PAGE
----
Gerrit Rietveld came up with the design for the Utrecht armchair in 1935 while working for the Metz & Co. department store in Amsterdam, where his brief was to make a chair for serial production. Taking market needs into account, while privileging a comfortable and relaxing experience, led to the elements of the chair being treated as separate units. As a consequence, the chair became an icon of both the Neoplastic movement (aka De Stijl), and of Rietveld’s experimental vision. In 2015, the original version of the chair, without the feet, was made available alongside the one with, as part of the Mutazioni collection, and was relaunched with its dimensions adjusted to take account of changes in people’s height over the previous 80 years. The chair is also available in the Gerrit fabric, with blanket stitch, or zig-zag top-stitching, in both cases in five colors.
Gerrit Thomas Rietveld, born in Utrecht on 24 June 1888, seems possessed of two personalities, each so distinct that one might take his work to be that of more than one artist. The first personality is that seen in the craftsman cabinet-maker working in a primordial idiom, re-inventing chairs and other furniture as if no one had ever built them before him and following a structural code all of his own; the second is that of the architect working with elegant formulas, determined to drive home the rationalist and neoplastic message in the context of European architecture. The two activities alternate, overlap, and fuse in a perfect osmosis unfolding then into a logical sequence. In 1918 Rietveld joined the “De Stijl” movement which had sprung up around the review of that name founded the year before by Theo van Doesburg. The group assimilated and translated into ideology certain laws on the dynamic breakdown of compositions (carrying them to an extreme) that had already been expressed in painting by the cubists: the “De Stijl” artists also carefully studied the architectonic lesson taught by the great Frank Lloyd Wright, whose influence was widely felt in Europe at that time.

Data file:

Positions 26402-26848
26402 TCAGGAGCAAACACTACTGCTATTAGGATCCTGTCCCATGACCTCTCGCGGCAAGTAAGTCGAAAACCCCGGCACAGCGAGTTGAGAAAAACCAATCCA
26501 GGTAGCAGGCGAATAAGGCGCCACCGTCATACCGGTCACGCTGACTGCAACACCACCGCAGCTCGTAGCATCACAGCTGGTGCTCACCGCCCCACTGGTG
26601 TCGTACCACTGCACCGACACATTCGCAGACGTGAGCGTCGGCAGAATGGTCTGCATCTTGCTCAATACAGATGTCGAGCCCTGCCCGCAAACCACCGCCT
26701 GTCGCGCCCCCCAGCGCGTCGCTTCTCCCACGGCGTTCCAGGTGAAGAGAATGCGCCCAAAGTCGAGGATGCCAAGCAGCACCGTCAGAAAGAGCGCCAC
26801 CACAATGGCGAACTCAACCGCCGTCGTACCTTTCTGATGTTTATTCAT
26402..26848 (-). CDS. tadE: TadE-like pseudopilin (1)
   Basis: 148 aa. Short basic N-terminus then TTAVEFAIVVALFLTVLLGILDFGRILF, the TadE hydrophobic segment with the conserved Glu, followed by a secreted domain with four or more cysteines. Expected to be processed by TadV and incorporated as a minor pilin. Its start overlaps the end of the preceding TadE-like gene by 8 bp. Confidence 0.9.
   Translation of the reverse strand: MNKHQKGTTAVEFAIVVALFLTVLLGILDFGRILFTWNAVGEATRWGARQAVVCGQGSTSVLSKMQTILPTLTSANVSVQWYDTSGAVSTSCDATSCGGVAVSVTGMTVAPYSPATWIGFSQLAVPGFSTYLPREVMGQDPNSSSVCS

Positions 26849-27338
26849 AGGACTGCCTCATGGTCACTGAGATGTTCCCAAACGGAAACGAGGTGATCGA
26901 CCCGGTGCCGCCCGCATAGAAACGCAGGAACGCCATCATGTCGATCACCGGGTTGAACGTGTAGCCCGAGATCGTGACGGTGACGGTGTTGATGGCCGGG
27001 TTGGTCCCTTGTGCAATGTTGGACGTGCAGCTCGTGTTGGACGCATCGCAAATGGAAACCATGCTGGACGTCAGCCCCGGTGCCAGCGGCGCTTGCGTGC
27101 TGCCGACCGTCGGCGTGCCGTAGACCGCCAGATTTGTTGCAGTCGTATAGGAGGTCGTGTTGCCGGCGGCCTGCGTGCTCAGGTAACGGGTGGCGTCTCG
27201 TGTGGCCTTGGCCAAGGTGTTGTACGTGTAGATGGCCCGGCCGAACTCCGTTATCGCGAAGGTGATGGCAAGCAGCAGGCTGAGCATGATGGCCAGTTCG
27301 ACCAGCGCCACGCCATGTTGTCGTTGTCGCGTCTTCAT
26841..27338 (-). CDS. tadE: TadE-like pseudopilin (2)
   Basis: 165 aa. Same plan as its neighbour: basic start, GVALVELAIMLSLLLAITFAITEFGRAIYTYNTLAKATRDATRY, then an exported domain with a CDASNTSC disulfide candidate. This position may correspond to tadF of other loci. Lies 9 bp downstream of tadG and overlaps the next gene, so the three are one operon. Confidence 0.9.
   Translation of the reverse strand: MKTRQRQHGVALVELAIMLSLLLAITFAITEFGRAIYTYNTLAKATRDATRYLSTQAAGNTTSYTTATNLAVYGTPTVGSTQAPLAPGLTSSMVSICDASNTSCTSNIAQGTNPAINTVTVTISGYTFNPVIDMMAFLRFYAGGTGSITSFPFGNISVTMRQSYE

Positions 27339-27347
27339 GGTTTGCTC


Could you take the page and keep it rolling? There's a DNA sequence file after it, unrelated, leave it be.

B 66 cm / H 75 cm / D 89 cm / SH 54 cm